Think you know the tale of Cinderella? Well, not the way it's told in Amazon Studio's new girl power version, with Pierce Brosnan and Minnie Driver starring as the King and Queen of a fairytale land that starts to look suspiciously more like our own as the story progresses.

In a bold new telling of the beloved fairytale, our young heroine isn't a wallflower pining for prince charming but instead, an ambitious young woman whose dreams are much bigger than her old-fashioned world will allow.

It's a volt face role for Brosnan, 68, last seen as the kind of grinning gynecologist who makes you unconsciously cross your legs in the comedy horror False Positive.

But what unites both new films is the unmistakably feminist undercurrent driving all the main action because this Cinderella isn't waiting around for magic or romance to save her, she's determined to save herself.

After what we've all just lived through the time is certainly ripe for a bit of escapist fluff and this Brosnan's new film delivers, with musical covers of famous pop songs like Janet Jackson's signature hit Rhythm Nation and Madonna's Material Girl among many others.

What you think about these song choices or the Broadway belters who deliver them, including legendary performers like Frozen's own Let It Snow singer Idina Menzel, will predict how much you enjoy this latest retelling of the classic fairytale (and I admit my interest often wavered).

But let's start with Brosnan's role as the king of this very sexist world, where men call the shots and a girl's only hope is to marry well and hope that love will follow. The Irish actor is reunited with his James Bond Goldeneye co-star Minnie Driver, who this time isn't a deadly Russian agent but instead an anguished wife who is suddenly finding less and less to admire in her once lovestruck husband.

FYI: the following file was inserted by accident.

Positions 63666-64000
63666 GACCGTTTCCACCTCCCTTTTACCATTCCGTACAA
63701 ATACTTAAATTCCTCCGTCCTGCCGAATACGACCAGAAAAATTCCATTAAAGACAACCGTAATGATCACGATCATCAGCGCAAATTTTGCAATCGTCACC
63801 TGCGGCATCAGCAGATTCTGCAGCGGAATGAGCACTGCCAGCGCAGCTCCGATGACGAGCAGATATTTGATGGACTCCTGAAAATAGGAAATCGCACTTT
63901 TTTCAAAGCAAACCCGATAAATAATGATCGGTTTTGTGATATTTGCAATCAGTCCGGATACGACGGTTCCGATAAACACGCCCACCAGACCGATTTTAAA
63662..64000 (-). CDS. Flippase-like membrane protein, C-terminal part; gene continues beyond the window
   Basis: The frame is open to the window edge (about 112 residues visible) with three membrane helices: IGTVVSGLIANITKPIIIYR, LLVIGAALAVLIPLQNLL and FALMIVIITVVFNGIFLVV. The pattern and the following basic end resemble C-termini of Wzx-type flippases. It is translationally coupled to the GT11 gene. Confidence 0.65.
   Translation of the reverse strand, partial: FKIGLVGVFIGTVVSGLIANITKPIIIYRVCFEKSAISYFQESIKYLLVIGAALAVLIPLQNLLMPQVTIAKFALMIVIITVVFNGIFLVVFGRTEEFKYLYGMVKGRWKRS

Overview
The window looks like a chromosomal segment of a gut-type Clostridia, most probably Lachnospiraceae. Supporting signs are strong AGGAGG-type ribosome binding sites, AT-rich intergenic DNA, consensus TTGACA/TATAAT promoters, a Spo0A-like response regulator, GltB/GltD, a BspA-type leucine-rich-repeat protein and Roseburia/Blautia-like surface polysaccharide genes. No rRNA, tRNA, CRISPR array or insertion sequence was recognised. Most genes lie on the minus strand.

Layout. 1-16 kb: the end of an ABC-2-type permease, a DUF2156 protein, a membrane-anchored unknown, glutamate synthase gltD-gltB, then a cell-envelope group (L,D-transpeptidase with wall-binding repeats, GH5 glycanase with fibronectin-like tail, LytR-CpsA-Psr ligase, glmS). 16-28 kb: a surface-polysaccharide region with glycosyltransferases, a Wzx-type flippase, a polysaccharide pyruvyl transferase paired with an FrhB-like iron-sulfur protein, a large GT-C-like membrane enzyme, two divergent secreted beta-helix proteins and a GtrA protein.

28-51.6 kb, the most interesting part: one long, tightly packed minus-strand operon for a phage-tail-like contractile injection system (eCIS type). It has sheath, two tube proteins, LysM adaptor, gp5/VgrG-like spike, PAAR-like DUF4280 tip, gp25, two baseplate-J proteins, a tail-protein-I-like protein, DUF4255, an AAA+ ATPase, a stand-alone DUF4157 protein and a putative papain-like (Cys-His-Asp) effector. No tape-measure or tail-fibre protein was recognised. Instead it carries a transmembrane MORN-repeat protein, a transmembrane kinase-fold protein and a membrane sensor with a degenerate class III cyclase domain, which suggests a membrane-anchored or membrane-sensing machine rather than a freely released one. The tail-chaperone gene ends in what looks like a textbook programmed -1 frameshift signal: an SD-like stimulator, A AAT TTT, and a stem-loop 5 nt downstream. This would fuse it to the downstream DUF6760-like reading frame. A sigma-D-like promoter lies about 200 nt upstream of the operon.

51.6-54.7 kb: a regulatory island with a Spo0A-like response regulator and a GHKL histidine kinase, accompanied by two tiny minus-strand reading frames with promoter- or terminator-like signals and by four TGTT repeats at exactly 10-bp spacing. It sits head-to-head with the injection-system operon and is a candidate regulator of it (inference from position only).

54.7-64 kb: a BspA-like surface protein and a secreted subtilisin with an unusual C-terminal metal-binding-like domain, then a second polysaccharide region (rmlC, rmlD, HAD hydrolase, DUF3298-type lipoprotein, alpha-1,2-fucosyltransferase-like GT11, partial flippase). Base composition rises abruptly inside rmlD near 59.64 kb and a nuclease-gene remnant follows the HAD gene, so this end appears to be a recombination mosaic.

Alongside being a husband Brosnan is the stoic dad to Prince Robert (played by Nicholas Galitzine, best known for the Irish coming of age film Handsome Devil).

Stoic is an understatement, he's overbearing and controlling, trying to mold the destiny of his heir without regard to his heir's own wishes. Because of this, there is tension between father and son that actually echoes the plays of Brian Friel, but unlike in Friel's work, Brosnan's father is able to reconsider his own objectives in a way that makes him a much more modern dad.

“That's very kind of you to see that echo,” Brosnan tells IrishCentral. “Friel is a magnificent man of words and drama, so to be compared to fine drama is high praise. Well, the director Kay Cannon really brought her a game to this piece. And her heart and soul is in every page of the script. And she created for the pop singer and actress Camila Cabello this magnificent Cinderella, a unique telling of a story which is old as the hills.”

In Brosnan's mind the original Cinderella story goes all the way back to the 17th century, where in the first telling it was a simple story about repression, about a young woman shrouded and shamed by her exploitative family and society. But this more modern telling is rejuvenated in the hands of both Kay and Camila Brosnan says, and the 24-year-old actress shines brightly in every scene.